Sexwale vows to restructure FIFA
19 November 2015, 08:19
Johannesburg - Tokyo Sexwale, the South African FIFA presidential aspirant, on Wednesday published his manifesto, vowing to revamp the corruption-tainted organisation and grow football in India and China.
He said the document released to the media was the foundation for a turn-around strategy, "to repair the damage done to the FIFA brand globally".
He aims to "restructure the organisation and win back the trust and confidence" of all, including fans, players, officials, administrators, sponsors and governments.
Sexwale, a politician and millionaire businessman who was jailed alongside Nelson Mandela under apartheid rule, is one of the five candidates cleared last week to be in the race to succeed Sepp Blatter.
The other confirmed candidates are Jordanian Prince Ali bin al Hussein, Bahraini Sheikh Salman bin Ebrahim al Khalifa, Swiss Gianni Infantino and Frenchman Jerome Champagne.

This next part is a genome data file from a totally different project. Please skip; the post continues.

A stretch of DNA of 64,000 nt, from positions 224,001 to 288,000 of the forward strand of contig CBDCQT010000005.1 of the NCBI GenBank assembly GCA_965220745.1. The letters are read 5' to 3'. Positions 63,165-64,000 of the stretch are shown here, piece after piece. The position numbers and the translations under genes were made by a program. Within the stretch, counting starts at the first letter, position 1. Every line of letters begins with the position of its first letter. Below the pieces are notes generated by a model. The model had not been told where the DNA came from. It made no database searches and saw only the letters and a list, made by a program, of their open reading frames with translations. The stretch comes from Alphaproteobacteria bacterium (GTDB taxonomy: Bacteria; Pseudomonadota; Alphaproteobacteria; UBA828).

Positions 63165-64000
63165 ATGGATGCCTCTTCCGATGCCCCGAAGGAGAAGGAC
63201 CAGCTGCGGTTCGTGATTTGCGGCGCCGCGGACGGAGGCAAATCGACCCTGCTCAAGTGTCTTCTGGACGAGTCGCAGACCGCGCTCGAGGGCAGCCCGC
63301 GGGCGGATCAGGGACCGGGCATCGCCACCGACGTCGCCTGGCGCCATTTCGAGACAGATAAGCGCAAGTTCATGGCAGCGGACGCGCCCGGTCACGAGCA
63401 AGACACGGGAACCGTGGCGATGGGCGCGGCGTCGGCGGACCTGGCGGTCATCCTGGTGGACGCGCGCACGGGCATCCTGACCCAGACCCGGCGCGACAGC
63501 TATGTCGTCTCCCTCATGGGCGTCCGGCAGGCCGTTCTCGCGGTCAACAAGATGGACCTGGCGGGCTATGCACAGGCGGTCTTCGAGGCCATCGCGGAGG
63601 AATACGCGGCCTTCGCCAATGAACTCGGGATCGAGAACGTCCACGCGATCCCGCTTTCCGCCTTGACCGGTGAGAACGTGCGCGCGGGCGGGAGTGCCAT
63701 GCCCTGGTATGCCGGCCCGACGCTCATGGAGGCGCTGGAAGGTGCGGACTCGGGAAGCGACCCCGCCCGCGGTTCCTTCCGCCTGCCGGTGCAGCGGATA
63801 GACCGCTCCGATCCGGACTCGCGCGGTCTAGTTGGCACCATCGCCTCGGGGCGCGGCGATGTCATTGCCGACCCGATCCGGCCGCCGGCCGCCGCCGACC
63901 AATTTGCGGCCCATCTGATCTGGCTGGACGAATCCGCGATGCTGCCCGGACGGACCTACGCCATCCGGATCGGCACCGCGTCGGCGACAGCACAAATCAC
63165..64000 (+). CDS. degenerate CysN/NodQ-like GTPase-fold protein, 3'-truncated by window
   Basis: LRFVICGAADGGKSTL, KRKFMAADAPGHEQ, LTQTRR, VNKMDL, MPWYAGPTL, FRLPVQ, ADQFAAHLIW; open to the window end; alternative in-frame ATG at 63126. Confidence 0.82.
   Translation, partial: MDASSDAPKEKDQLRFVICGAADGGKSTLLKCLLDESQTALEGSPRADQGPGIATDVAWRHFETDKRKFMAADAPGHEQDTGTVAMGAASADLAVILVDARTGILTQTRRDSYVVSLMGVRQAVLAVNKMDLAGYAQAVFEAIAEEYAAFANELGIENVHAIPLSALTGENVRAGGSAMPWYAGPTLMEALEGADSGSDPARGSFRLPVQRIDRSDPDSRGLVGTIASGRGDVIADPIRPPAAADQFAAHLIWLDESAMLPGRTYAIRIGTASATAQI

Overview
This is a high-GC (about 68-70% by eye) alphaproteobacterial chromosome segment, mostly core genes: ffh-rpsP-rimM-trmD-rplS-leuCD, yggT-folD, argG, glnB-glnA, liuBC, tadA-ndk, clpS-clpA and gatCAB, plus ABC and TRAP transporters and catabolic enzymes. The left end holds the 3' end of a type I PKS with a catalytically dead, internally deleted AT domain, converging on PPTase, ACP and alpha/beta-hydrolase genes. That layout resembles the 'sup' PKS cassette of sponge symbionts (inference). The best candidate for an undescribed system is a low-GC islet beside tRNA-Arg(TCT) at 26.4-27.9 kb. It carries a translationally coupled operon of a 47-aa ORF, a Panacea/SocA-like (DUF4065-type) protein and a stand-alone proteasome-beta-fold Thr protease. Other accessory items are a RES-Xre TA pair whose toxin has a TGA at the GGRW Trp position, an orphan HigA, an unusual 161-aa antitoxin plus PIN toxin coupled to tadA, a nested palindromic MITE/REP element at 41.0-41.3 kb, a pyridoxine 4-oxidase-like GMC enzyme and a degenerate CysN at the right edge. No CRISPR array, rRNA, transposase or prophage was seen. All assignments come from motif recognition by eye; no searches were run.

The 62-year-old also wants to develop football in Asia, the fast economic growing continent where the sport has lagged behind.
"The vast and yet-to-be fully tapped market of football in large societies, (such as) China and India, will receive more attention with the strong probability of increased revenue sources from these large economic areas.
"There is room for more growth and development. This is my strategic priority."
In a bid to bolster the coffers of struggling football associations, Sexwale proposed, among other strategies, the sponsoring of national jerseys as happens in other sporting disciplines such as rugby union.
He proposes that national associations "seriously explore the possibility of having the national jersey... bearing the logo of the main sponsor -- not only the jersey-maker as currently is the case.
"There is space there for much value worth millions of dollars which will be destined directly into FA's coffers."
FIFA currently prohibits national shirt sponsorship, although clubs use it widely.
FIFA has been has been battered this year by an unprecedented corruption scandal at the top of the organisation.